Many businesses share common management concerns including potential supply chain disruptions. These common supply chain threats include extreme weather like hurricanes or tornadoes, or natural disasters like earthquakes and floods. Other kinds of disruptions like supplier breaks, labor issues and pricing risks, are perhaps less dramatic, but hold the same potential for damage. For every business, the type and ultimate impact of supply chain disruptions will vary. There are several threats to a business”s supply chain, especially if they rely on transportation.
Any manager waiting for a truckload of raw materials originating in a hurricane zone along the Gulf knows that unforeseen disruptions are costly and can potentially put their business at risk. Supplier breaks can arise for a variety of reasons.
Climate change and environmental damage continue to cause supplier breaks because they can lead to swings in the cost of commodities and other materials prices, which can affect your bottom line. For example, changes in climate led to a reduction in grain crops in Eastern Europe, leaving many food manufacturers forced to increase prices to cover the drop in supply and subsequent increase in price. Unanticipated events like explosions in warehouses, business failures, or new regulations can end in supplier breaks too. Continue reading
Choosing supply chain technology is the most important decision a logistics manager makes in his or her career. Why? Simply because the right software solution can propel a company forward, regardless of how bad the economy is, while the wrong one may bury the business for good. Unfortunately, selecting the best supply chain management (SCM) system can be difficult.
Selecting a SCM System
Never has so much technology been developed to help organizations improve supply chain performance. Yet, the performance of most supply chains has never been worse. Due to poor coordination and planning, dysfunctional industry practices, and high costs resulting from adversarial relations among partners, most supply chain organizations generate low profit margins, surviving, not thriving. To help you choose the right SCM system for your company, the rest of this post delineates the steps you should follow in the selection process. Continue reading
For businesses that transport their products within North America and carriers, protecting their bottom line from volatile fuel prices is an ongoing concern. One way to garner some protection from a fluctuating fuel price is the fuel surcharge.
What is Fuel Surcharge?
The fuel surcharge is the total cost for fuel usage. It is a contract between the shipper and another party that sets a standard rate for the fuel and how much will be paid above the base rate, and what fuel price triggers the surcharge, or no surcharge at all. Continue reading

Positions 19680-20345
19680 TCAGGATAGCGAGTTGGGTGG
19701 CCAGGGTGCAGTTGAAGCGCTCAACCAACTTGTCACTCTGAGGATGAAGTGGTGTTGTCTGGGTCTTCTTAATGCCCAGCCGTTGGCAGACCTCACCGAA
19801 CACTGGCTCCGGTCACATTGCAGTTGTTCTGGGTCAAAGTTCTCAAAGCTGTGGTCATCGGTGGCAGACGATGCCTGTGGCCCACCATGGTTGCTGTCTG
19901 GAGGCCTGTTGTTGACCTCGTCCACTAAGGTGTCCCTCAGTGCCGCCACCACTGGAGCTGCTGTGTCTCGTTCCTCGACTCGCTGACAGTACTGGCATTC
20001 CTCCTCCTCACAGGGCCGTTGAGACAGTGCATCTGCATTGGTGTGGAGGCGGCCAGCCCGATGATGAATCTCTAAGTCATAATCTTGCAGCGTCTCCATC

The supply chain is threatened with insecurity from all directions. Theft, terrorism, and cyber crime are just a few examples of threats faced by goods on transit. Fortunately, there are several simple yet effective ways through which the security of the supply chain can be improved.
Here are six practices that you should consider if you’re resolute about enhancing your supply chain security.
1. Applying a structured approach
The first step in averting any risk is usually to stay safe: do not expose yourself to the problem. Start by forming a diverse team tasked primarily with managing supply chain risks at the organization. Then you can have all departments within the organization assessing and outlining their specific concerns which are then planned for by this management team. Every department has its own special needs and giving them the opportunity to express their concerns is the best way of identifying and tackling all risks within the entire organization. Continue reading
Although there are many industries that can benefit from transportation management, one industry where it is critical is the food and dairy industry. Whether a farm, packager, or seller the process of bringing food and milk to market is a complex endeavor with numerous factors to take into consideration on a daily basis. With so many moving parts, attempting movement and transportation without sound logistics planning in place can be a disaster waiting to happen.
There are few industries that are as time-sensitive as food and dairy production and distribution. You can have thousands of tons of perishable material moving nationwide at any given moment. Some runs can be hundreds or even thousands of miles between producer and consumer. Professional transportation management is the only way to keep the entire enterprise cost effective and therefore profitable.
One solution to the transportation management dilemma is engaging the services of a third party logistics company to provide comprehensive transportation management services. There are four big ways that transportation management services can help your food or dairy business be more efficient: Continue reading